Friedrich Merz is not a fan of the women’s quota. The CDU boss always emphasized that it was only the “second best” solution to solving the CDU’s women’s problem: too few female members at the base, too few women in management positions. However, Merz never said what the “first best solution” would be.
Now the CDU leader may still have to commit to the women’s quota. The schedule is set: The CDU wants to deal with the topic at its party conference in September in Hanover. This Wednesday, the party committees of the CDU will finally discuss the applications for the party conference.
Merz thinks little of first asking members about the women’s quota, as some in the party have already called for. The CDU leader will recommend that the committees make the decision at the party conference this Wednesday. This was confirmed by party circles in the Tagesspiegel.
The CDU has been struggling for a women’s quota for a long time. In 2020, the party’s federal executive board backed a proposal from the statutes commission. Among other things, the concept envisages that by 2025 party executive committees from the district level must be made up of half men and half women.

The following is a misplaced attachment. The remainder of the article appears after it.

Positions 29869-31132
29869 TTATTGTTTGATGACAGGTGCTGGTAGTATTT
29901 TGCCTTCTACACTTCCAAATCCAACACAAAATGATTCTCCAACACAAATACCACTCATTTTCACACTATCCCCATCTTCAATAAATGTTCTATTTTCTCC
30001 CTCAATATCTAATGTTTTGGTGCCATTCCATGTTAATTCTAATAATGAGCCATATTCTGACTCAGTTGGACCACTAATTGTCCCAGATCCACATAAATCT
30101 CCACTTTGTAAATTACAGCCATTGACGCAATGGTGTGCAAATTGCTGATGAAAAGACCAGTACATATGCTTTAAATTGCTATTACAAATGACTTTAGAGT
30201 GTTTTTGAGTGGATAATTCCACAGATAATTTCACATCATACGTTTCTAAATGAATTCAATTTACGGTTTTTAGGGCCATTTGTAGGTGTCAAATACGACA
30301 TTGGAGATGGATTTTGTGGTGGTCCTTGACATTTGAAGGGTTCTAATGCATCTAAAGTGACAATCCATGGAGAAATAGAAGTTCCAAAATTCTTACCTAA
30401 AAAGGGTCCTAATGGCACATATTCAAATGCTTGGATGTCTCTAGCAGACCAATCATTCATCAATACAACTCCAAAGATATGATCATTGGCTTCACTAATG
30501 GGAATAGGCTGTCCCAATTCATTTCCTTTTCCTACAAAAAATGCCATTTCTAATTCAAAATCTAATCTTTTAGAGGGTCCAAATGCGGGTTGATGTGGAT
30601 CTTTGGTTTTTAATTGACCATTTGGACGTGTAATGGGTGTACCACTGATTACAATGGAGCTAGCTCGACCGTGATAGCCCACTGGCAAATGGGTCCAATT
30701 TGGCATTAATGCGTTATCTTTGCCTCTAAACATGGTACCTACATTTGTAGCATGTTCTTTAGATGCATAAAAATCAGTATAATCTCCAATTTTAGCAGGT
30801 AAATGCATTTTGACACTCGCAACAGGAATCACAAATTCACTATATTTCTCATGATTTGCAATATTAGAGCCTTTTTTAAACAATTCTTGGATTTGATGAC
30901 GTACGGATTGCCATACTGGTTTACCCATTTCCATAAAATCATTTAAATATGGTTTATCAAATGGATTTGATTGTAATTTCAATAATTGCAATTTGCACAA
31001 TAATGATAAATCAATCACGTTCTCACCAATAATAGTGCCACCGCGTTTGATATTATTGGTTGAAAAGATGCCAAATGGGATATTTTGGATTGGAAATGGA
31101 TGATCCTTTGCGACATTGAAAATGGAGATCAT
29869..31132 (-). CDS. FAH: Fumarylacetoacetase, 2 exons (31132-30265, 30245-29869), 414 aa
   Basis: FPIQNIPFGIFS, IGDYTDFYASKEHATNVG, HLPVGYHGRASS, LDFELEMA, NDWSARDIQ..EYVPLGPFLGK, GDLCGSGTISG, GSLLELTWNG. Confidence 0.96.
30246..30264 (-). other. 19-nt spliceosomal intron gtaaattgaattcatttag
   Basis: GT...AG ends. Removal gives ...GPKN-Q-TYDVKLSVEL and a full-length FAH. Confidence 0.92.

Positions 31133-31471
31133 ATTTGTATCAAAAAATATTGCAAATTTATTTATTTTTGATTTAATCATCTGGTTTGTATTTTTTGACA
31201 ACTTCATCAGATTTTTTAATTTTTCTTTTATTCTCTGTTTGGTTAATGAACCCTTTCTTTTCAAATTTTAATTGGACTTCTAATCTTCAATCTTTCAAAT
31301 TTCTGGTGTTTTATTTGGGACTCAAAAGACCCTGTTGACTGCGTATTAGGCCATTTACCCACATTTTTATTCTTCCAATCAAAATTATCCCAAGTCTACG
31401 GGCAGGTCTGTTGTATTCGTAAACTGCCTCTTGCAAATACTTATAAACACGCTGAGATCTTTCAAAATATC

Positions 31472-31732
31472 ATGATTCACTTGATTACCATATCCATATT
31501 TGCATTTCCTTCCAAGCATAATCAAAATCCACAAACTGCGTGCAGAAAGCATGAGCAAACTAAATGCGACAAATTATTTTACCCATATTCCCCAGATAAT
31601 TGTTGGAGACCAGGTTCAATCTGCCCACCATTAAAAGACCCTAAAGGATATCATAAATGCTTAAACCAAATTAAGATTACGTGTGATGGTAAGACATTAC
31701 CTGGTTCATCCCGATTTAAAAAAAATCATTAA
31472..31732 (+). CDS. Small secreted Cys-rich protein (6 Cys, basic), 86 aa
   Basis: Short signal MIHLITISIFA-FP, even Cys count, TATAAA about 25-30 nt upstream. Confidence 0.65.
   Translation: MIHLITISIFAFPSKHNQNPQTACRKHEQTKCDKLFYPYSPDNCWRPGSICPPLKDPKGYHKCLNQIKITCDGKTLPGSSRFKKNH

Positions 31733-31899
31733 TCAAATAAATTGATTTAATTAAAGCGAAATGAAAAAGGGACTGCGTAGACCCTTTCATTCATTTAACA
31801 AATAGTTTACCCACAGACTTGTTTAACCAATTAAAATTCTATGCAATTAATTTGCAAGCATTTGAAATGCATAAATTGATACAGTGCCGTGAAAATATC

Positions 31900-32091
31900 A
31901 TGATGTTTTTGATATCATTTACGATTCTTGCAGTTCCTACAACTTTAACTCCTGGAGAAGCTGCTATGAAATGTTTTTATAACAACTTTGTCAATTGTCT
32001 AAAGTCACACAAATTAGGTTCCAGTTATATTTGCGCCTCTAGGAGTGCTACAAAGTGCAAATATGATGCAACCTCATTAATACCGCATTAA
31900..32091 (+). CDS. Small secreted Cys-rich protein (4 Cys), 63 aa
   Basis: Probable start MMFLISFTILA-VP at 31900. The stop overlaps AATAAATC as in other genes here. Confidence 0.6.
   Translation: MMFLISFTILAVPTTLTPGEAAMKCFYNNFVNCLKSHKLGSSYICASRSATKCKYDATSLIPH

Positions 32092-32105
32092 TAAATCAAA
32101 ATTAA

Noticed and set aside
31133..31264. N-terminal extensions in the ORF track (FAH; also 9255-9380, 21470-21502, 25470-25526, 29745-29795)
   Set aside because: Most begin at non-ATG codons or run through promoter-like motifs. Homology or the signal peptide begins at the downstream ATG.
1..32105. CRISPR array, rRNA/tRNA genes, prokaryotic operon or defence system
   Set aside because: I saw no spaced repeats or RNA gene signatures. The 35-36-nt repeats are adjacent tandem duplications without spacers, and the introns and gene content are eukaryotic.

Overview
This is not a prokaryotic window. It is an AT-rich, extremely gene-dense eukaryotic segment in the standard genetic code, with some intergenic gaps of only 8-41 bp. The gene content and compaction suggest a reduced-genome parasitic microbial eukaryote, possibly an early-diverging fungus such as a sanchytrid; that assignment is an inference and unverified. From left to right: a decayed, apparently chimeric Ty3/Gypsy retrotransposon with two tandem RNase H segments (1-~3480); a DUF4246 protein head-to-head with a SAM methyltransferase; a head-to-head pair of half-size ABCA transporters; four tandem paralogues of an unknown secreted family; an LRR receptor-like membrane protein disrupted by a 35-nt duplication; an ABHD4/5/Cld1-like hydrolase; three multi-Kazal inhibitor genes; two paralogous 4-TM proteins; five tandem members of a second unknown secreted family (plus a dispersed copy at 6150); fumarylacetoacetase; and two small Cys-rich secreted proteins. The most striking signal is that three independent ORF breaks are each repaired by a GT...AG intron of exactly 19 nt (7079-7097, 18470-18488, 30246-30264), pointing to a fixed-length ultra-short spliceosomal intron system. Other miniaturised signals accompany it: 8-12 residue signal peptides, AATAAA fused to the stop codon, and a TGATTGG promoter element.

Actually, a party conference should have voted on the women’s quota long ago. However, this requires a change in the statutes – and that is only possible with a face-to-face party conference. The last party conferences took place digitally due to the corona. Now it should finally be ready in September. But whether the proposal really goes through like that is still open. There is resistance in parts of the party. For example, the Junge Union and the Mittelstands- und Wirtschaftsunion (MIT) – the business wing of the CDU – are skeptical. MIT would like a membership survey because it believes grassroots support for the quota is low.
The women in the party, on the other hand, are putting pressure on them. “A balanced compromise is on the table and is ready for a decision at the party conference in Hanover,” said the chairwoman of the Women’s Union, Annette Widmann-Mauz, in an interview at the weekend.
In the end, a lot will depend on how Merz positions itself. So far he has not found a better solution than the quota for women. If he now campaigns convincingly for the project, that could have a positive effect on the mood. If he only does it half-heartedly, it will be close. In any case, his Secretary General Mario Czaja is promoting it. “I want us to send out a strong signal that women are not only welcome in the CDU, but are also needed,” he told the Tagesspiegel.